No one’s offside at the Homeless World Cup

We go pitch-side at the twelfth Homeless World Cup to find out how this alternative tournament is changing lives for the better around the globe

Playing for a better life. In the Chilean capital of Santiago this October, that was the goal of 432 footballers who have experienced homelessness.

The Homeless World Cup uses the power of football to energise homeless people so they can change their own lives. Through a network of grassroots football programmes in 70 countries, weekly street soccer sessions are delivered to tens of thousands of socially excluded people. Once a year, a national team from each country competes in the World Cup.

Co-founder Mel Young emphasised the continuing need for the annual event during his opening speech to players: “The world today for many, many people is not a good place. We have created a cruel world where many people are excluded. This is not sustainable. Too many people live frightened lives trying to scratch a living in the dark. We have to move these people to the light.”

“Too many people live frightened lives trying to scratch a living in the dark. We have to move these people to the light.”

One of these people was Marvin Dulder. He was 15 years old when he moved with his mother and sister from the former Dutch colony of Suriname to Bijlmer in the Netherlands, which at the time was dubbed Holland’s first and only ghetto. “You used to see addicts at the ATMs and there was crime everywhere,” he recalls.

The street had too many temptations for Marvin. He turned to crime and his life became a downward spiral. “You get introduced to boys who make money quickly. You steal something from a shop and then you shift your boundaries,” he says. When he was 24, disaster struck. He was violently attacked on the street because he had stolen “from the wrong guys”. In hospital with serious injuries, he realised things could have ended very differently, and he knew he had to make a choice. “I had to get away from that world. I wanted to do something with my life and find a new focus,” he says.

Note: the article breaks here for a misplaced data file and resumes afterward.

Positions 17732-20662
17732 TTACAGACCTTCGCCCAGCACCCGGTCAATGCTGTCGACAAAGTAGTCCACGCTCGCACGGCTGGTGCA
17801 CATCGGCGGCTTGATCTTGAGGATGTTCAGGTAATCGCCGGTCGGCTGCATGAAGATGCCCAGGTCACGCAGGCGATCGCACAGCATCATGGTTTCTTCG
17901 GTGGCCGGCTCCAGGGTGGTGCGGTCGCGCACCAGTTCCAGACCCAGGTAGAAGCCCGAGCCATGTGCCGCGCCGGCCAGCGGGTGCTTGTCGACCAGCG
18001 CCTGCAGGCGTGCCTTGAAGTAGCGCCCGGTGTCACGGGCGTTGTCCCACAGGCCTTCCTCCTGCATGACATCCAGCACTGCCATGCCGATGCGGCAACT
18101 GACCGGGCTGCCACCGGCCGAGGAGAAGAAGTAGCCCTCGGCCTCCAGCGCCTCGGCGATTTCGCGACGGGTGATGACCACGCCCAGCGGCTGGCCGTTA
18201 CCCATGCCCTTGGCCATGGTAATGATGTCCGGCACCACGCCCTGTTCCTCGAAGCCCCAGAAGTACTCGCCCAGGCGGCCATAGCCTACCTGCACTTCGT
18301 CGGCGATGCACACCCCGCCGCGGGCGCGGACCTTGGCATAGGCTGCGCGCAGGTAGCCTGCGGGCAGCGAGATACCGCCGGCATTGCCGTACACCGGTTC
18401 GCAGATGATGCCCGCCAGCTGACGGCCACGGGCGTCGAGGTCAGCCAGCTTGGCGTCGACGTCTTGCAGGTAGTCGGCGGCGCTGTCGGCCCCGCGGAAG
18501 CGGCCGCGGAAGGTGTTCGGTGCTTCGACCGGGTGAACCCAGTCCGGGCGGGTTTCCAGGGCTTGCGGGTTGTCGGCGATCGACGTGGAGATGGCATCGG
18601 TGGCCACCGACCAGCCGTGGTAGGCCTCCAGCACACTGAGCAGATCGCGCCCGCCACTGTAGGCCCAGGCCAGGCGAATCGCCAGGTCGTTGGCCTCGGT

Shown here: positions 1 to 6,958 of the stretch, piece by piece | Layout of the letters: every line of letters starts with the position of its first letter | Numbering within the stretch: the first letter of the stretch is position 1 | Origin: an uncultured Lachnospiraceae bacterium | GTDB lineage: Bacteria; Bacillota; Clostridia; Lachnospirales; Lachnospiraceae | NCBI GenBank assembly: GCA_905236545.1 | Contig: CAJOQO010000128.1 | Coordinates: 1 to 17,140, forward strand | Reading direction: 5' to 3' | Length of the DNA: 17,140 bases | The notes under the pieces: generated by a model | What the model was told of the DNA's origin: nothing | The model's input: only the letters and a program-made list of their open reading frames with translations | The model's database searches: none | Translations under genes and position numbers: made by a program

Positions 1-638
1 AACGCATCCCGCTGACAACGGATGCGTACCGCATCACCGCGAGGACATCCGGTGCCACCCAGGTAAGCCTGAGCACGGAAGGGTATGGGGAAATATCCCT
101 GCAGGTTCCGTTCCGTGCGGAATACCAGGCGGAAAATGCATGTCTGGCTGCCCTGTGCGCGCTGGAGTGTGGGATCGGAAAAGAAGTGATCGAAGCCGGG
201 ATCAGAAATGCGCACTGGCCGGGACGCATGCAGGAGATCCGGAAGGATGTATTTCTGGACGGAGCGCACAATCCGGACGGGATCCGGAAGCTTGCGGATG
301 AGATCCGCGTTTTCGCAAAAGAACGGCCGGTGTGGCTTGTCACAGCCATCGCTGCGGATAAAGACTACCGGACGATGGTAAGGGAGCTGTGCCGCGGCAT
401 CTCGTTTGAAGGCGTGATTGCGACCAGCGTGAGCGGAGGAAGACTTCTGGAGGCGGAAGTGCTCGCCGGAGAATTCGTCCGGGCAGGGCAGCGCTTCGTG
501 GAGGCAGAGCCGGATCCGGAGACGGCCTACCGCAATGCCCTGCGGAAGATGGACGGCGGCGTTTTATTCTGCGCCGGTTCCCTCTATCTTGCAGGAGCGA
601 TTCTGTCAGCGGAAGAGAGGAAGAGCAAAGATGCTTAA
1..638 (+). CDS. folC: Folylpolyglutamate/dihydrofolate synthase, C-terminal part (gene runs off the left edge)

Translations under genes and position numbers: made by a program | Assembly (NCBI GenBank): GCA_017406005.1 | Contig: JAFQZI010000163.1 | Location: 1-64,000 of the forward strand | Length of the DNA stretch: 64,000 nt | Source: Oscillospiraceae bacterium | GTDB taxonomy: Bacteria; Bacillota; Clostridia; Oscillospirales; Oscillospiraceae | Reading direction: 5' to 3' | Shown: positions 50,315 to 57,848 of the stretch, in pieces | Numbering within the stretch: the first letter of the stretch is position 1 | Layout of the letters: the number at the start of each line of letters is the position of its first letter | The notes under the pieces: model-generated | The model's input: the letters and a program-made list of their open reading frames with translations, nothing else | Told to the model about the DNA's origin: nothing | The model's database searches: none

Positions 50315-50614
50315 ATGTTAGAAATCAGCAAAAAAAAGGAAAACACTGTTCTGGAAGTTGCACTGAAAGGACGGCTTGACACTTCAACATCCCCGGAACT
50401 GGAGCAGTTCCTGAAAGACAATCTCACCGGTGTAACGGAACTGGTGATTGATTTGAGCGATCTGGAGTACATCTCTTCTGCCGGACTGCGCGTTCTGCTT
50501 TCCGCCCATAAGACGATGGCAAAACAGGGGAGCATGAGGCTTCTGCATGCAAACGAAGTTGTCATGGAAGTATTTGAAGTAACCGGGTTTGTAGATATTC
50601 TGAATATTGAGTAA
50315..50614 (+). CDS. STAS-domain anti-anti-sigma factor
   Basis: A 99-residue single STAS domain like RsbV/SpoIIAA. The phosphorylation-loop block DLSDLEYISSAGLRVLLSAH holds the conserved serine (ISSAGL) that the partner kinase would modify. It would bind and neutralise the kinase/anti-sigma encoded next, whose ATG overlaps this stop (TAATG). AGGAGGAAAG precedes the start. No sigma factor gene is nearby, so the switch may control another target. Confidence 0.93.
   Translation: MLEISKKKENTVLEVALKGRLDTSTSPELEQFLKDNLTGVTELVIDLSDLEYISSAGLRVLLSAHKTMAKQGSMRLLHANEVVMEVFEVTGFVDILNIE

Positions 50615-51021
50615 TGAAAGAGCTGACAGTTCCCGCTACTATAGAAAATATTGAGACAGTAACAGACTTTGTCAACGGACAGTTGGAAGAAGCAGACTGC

Football became a way to relieve tension. Together with neighbourhood friends he had a kickaround in a school playground, and one day he was spotted by the coach of the local street soccer team. He started going along for training sessions and slowly learned to manage his anger and build confidence. Taking part in the Homeless World Cup in Chile showed him, he says, “a different world”, and he is now determined to study youth work, and volunteer at next year’s Homeless World Cup in his home town of Amsterdam.


The Homeless World Cup issued annual surveys six months after the event, which consistently showed that more than 90 percent of players have found new motivation for life. Various independent researchers, including those in Australia, have conducted small scale studies that show that between half and three-quarters of players improve their life in tangible ways, by finding steady housing, gaining full-time employment or enrolling in full-time study. More than half of those with drug or alcohol problems manage to address them.

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Since the very first tournament, players have returned as coaches or trainers in following years. Greek Giannis Kotsos played in the 2009 Homeless World Cup in Milan, following a long battle with drug addiction. Due to a lack of employment in recession-struck Greece, he later became a street paper vendor with Shedia, the NGO that also runs street soccer sessions in Athens. Because of this, he was able to afford a home and continued to volunteer as a trainer with the football programme. This year, he was promoted to lead a new Greek team to Santiago. “When I picked up the ID badges for the team, I had to look at mine twice,” he smiles. “It really did say ‘coach’ behind my name.”